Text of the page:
In essence, the cement tiles are produced using a pressing machine and they are subsequently placed in contained water with a view to develop the required strength ( a process known as ‘curing’). The application was, however, turned down after the Planning Commission found that the premises were located within a residential area in Fgura. In order to support its decision, the Commission highlighted the following reasons
1. The proposed development ran counter to the provisions of policy SMHO 02 of the South Malta Local Plan since industrial use cannot be favourably considered in residential areas;
2. The proposal was in conflict with SPED Urban Objective 3 which aims to protect and enhance the character and amenity of urban areas;
3. The proposal was also in breach of Guidance 6 of the Development Control Design Policy, Guidance and Standards 2015, which specifies that ‘development should encourage direct, safe and attractive connections between public transport, footpath and cycle routes and existing and proposed uses and the layout within and around the development should be user-friendly, clear and legible in order to enable users and visitors alike to facilitate navigation and help people to understand where they are’.
Further to the above decision, applicant lodged an appeal before the Environment and Planning Review Tribunal insisting that he should have been granted permission. In his rikors (application), applicant, now appellant, made the following arguments:
1. The proposed operations will not generate undue noise disturbance. It was explained that the cement tiles shall be ‘manually created’ and subsequently cured in batches. To this end, a Fire, Safety, Noise and Ventilation Report was commissioned and the recommendations contained therein shall be adhered to;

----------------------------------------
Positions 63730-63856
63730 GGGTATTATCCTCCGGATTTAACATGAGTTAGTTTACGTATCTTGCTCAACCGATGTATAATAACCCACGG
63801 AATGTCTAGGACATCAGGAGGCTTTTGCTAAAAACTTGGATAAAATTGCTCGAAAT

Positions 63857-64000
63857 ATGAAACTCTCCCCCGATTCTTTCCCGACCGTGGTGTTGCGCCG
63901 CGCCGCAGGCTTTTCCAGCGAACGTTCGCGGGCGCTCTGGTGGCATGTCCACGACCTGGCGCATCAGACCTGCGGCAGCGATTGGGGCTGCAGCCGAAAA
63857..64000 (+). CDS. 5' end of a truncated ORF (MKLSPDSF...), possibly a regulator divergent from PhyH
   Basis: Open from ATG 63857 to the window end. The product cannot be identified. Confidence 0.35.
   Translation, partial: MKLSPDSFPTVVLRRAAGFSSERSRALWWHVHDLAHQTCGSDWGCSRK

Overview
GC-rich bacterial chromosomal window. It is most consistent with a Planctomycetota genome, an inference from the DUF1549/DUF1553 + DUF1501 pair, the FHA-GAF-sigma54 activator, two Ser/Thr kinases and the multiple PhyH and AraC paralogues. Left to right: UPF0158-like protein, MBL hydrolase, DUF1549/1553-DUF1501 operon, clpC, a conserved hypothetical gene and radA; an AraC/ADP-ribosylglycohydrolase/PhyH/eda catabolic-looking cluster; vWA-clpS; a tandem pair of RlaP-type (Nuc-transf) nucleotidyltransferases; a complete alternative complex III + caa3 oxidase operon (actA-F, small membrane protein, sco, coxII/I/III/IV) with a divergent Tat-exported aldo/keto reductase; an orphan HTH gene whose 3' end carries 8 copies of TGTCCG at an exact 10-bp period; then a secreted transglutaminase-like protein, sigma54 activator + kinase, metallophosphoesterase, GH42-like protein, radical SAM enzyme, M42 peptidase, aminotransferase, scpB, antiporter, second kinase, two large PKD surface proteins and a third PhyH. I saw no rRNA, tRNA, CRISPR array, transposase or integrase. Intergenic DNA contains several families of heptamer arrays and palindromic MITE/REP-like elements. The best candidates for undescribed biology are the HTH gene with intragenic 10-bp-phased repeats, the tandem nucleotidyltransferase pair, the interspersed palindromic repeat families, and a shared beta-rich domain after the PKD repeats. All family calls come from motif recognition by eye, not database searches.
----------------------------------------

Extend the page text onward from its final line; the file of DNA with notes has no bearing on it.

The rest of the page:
2. In this case, the floor area was less than 50sq.m whereas the activity employed less than five people. This meant that the proposal was in line with Policy SMHO 02 which clearly permits light industry in residential areas subject to the gross floor area not exceeding 50sq.m and the non use of ‘heavy duty and/or noisy electrical/mechanical equipment’;
3. No objections to the proposal were submitted by potential interested parties;
4. The premises shall not be used as a retail outlet. Hence, there was no issue with the ‘layout within and around the development’.
In reply, the Authority reiterated that the garage could only be accessed through an internal garage court. The proposal was thus in breach of Guidance G6 of DC 2015 which requires inter alia a user-friendly, clear and legible layout is provided in order ‘to enable users and visitors alike to facilitate navigation and help people to understand where they are’. The Authority warned that prospective customers would be exposed to high danger and inconvenience ‘as these are forced to share access through a common drive-in’.
In its assessment, the Tribunal immediately observed that the garage was situated two floors below street level, accessed from a common driveway. Furthermore, the Tribunal saw that, except for the tile pressing machine, the activity mainly involved the use of manual hand tools. For this reason, the Tribunal ordered the Authority to issue the permit subject to applicant having to install a noise absorbing enclosure and anti-vibration mountings so as to ensure that the external sound levels were kept below 45dB(A). The permit was however issued subject to the prohibited use of pneumatic equipment which relies on a three phase supply.